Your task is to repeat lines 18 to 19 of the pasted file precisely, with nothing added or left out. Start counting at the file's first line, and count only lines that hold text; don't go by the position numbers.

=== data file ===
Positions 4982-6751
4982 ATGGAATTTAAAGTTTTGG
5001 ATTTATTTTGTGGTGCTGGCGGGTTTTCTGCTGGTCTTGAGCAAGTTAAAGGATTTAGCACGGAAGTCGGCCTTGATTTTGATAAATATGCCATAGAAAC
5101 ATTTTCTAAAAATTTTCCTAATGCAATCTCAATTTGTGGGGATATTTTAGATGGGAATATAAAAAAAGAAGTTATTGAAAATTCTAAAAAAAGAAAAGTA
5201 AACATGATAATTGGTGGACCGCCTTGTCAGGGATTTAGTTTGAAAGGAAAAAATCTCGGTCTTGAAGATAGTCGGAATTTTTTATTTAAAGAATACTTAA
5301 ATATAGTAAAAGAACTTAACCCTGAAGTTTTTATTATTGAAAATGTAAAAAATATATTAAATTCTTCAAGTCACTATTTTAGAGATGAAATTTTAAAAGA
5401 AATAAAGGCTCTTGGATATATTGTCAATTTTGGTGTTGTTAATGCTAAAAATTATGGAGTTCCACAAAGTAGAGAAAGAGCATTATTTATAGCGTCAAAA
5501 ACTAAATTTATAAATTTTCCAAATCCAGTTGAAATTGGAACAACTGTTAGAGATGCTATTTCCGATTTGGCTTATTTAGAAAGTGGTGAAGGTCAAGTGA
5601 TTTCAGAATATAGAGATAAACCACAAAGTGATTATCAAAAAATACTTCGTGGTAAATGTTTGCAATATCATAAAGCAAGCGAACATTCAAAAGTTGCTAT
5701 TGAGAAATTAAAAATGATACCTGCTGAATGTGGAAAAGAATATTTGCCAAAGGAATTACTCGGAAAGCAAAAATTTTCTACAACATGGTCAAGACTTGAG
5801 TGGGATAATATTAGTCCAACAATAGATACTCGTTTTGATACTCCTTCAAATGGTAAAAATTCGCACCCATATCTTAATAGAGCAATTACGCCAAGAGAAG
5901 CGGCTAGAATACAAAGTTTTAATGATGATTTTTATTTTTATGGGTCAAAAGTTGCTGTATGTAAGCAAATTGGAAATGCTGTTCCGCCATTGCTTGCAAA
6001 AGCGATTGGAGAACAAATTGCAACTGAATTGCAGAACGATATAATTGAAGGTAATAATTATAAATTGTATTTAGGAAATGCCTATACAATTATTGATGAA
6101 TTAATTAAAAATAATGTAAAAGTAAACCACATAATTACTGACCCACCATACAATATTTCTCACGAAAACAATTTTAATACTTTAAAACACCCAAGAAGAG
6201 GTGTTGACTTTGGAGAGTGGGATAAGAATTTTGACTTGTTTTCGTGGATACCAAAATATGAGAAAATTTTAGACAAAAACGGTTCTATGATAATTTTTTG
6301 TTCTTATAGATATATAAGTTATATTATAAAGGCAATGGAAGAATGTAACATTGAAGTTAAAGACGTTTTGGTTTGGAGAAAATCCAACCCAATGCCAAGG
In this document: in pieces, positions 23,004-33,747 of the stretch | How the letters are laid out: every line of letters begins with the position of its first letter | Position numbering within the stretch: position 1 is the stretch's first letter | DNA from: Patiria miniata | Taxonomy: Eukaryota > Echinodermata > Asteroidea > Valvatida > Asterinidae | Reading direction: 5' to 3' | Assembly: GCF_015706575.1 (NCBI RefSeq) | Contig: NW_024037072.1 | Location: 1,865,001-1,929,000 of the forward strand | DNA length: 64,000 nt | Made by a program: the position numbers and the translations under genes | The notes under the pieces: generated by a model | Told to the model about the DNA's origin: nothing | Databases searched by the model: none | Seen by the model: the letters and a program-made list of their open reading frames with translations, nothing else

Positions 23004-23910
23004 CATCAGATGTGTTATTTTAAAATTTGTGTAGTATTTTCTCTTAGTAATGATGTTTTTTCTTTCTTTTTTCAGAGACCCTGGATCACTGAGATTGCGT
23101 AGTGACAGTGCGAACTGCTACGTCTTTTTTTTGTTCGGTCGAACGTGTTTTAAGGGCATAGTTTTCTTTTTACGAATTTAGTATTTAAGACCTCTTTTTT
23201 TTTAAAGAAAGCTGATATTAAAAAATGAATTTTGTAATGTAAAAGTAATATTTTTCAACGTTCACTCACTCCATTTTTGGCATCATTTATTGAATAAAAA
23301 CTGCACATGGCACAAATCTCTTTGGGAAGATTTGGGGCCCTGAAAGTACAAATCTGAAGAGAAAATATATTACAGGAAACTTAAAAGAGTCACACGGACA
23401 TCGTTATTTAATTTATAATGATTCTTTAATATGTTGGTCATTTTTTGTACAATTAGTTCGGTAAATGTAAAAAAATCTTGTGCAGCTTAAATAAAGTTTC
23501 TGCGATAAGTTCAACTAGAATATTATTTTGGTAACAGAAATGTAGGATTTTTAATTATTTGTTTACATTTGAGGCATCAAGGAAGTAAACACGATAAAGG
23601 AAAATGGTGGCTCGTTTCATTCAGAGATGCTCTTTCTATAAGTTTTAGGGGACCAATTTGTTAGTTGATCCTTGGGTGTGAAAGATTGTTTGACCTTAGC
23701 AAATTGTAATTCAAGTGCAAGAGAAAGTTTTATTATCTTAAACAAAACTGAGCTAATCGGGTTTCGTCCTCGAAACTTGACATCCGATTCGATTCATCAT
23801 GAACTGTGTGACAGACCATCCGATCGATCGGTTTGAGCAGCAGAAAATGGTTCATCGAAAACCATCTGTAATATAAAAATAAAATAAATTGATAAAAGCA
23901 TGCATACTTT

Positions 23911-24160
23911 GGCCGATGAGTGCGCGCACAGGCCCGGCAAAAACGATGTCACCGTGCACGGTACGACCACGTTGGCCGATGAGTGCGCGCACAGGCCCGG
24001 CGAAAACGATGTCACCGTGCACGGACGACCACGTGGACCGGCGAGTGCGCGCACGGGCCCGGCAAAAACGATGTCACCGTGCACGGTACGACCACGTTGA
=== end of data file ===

Positions 23004-23910
23004 CATCAGATGTGTTATTTTAAAATTTGTGTAGTATTTTCTCTTAGTAATGATGTTTTTTCTTTCTTTTTTCAGAGACCCTGGATCACTGAGATTGCGT